A California dermatologist who is alleged to have repeatedly poisoned her husband by pouring drain cleaner into his tea last year, causing him stomach ulcers, has been indicted by a grand jury, the Orange County District Attorney's Office announced Wednesday.
Dr. Yue Yu, of Irvine, was indicted on three felony counts of poisoning and one felony count of domestic battery with corporal injury. She is accused of having tainted her husband's tea over several weeks with what District Attorney Todd Spitzer called a "Drano-like substance intending to cause him pain and suffering."
Her husband of a decade, whom police have not publicly identified, caught Yu "pouring a substance out of a bottle of liquid drain cleaner into her husband’s tea that was left on the counter" on three different dates in July via cameras he set up in the family's kitchen, the district attorney's office alleged in a news release. The husband previously identified the beverage as a "hot lemonade drink."
The husband's lawyer identified him Thursday to NBC News as Dr. Jack Chen, 53, a radiologist.
"We are satisfied that the grand jury saw the evidence and made the decision that we believe is the appropriate decision and this is another step in getting a horrible turn of events resolved," attorney Steven Hittelman said.
The couple's divorce is pending, and Chen and his two children, ages 8 and 9, have an active domestic violence restraining order against Yu, although the children are able to have unsupervised visits with her, Hittelman added.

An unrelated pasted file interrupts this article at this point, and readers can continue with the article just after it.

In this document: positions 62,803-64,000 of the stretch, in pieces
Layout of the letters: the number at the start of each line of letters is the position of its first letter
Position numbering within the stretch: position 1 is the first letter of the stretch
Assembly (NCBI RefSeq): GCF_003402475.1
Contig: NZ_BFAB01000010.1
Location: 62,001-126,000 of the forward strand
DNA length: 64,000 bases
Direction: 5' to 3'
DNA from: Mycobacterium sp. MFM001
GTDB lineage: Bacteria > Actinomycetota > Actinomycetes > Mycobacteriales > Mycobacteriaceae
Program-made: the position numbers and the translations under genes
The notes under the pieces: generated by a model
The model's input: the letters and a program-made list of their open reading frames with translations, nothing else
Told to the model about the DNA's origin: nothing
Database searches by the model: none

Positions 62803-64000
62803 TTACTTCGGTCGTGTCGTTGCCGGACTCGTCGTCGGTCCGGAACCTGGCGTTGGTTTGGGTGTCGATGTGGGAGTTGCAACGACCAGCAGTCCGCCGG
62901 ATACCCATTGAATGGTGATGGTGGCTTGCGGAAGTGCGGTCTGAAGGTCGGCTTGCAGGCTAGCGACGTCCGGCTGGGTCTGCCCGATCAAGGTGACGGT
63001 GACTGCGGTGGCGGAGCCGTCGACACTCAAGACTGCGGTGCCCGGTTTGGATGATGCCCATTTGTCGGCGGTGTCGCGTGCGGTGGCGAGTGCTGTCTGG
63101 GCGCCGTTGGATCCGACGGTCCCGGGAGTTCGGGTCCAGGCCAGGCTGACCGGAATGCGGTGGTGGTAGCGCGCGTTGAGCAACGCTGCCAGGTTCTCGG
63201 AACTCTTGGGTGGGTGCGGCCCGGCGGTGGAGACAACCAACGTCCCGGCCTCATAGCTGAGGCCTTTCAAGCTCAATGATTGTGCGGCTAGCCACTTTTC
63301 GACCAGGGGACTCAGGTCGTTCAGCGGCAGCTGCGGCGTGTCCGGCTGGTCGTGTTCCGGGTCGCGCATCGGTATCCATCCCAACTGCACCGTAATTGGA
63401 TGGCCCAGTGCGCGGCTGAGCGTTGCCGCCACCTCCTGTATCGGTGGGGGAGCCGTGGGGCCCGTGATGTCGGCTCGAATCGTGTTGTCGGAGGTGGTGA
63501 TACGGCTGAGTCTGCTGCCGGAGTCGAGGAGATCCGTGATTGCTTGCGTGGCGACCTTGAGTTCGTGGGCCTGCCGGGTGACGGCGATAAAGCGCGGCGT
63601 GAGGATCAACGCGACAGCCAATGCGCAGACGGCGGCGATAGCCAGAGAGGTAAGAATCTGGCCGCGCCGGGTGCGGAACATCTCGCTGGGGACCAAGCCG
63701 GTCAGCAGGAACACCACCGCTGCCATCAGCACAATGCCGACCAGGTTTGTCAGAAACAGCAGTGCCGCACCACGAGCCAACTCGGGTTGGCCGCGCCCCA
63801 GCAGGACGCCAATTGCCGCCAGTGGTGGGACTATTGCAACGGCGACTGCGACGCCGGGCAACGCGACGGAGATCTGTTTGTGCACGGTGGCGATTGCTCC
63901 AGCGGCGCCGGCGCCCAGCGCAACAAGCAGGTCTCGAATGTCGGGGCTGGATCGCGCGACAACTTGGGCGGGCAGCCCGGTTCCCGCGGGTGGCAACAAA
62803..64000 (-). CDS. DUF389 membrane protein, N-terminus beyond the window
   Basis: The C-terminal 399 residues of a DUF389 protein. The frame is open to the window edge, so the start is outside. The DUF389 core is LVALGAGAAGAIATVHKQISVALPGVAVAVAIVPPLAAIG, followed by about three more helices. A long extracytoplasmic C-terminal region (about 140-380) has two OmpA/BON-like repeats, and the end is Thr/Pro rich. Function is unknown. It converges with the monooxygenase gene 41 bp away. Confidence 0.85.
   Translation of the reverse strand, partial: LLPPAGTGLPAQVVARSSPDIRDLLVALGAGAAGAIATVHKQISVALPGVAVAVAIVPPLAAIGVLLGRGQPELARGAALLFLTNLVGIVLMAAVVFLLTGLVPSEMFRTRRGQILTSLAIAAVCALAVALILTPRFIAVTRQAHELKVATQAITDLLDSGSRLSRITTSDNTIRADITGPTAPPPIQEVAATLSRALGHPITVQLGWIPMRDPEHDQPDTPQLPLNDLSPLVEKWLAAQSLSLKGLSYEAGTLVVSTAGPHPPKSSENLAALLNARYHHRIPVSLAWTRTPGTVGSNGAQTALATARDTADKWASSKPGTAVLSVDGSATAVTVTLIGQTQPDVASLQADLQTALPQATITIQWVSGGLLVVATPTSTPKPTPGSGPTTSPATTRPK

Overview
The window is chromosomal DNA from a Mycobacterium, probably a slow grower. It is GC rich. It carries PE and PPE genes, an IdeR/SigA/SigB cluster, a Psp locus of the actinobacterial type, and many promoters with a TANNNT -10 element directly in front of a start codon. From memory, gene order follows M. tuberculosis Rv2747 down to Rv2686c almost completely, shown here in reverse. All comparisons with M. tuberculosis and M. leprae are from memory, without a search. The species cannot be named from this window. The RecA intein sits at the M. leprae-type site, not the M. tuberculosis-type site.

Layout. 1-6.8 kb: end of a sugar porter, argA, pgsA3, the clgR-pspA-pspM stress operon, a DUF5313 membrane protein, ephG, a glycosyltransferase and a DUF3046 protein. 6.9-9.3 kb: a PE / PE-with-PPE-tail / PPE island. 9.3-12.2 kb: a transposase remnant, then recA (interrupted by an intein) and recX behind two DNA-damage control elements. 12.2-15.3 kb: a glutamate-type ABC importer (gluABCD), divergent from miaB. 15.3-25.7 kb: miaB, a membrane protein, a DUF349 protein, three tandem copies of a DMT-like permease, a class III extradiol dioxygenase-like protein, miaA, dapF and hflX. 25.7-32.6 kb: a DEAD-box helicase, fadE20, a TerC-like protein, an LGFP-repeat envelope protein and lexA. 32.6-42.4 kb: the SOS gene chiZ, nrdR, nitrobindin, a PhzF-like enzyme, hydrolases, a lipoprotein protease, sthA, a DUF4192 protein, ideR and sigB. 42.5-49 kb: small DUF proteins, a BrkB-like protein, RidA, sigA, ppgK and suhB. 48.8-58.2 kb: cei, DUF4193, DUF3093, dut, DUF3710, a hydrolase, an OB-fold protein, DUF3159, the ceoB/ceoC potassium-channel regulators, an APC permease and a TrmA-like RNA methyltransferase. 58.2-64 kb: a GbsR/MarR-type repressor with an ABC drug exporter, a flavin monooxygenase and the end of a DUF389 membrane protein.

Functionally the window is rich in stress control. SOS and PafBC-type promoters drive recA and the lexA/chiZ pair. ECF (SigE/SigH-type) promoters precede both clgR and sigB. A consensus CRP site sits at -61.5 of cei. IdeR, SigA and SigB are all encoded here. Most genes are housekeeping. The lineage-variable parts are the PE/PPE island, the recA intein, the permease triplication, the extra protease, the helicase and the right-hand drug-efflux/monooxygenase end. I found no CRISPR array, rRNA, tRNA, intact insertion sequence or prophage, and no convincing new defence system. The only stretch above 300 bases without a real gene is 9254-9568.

Chen set up the cameras after he “began noticing a strange taste to the tea he drinks every day” in early April 2022, the district attorney's office said. After the cameras caught what he alleged was the poisoning, he gave samples of the tea to the Irvine Police Department, who forwarded them to the FBI, “which confirmed the substance was consistent with liquid drain cleaner,” the district attorney's office said.
Yu’s former attorney, David Wohl, has said she “vehemently and unequivocally denies ever attempting to poison her husband or anyone else.” Wohl said Thursday he is no longer representing Yu.
Her current attorneys could not immediately be reached for comment Thursday morning.
Yu could face up to eight years and eight months in prison if she is convicted on all counts, the district attorney's office said. Her arraignment is set for April 18.
Police arrested Yu, who goes by the first name Emily, in August on suspicion of poisoning; she was released from the Orange County Jail a day later after she posted a $30,000 bond.
NBC Los Angeles reported that Yu and Chen have been involved in a child custody dispute since last year and that she recently filed to have him financially support her, claiming she has been unable to work since the allegations surfaced. In the restraining order filing, Chen said that Yu called him from jail asking him to post bail but that he refused, according to NBC Los Angeles.
He also alleged in the restraining order filing that “both children have suffered physical, verbal and emotional abuse by their mother ... and their maternal grandmother," NBC Los Angeles reported.
The indictment requires Yu, a dermatologist affiliated with Providence Mission Hospital, to "self-report to the Medical Board of California, which will determine whether she will be allowed to continue to practice medicine," the district attorney's office said.
A spokesperson for the hospital has said that Yu is a dermatologist with Mission Heritage Medical Group, which serves communities in South Orange County, and that her office is not in the hospital.
Patricia Aidem, the director of public relations for Providence Southern California, said in a statement Thursday: "As this legal action does not relate to Dr. Yu's work with Providence, and out of respect for the judicial process, we will not comment."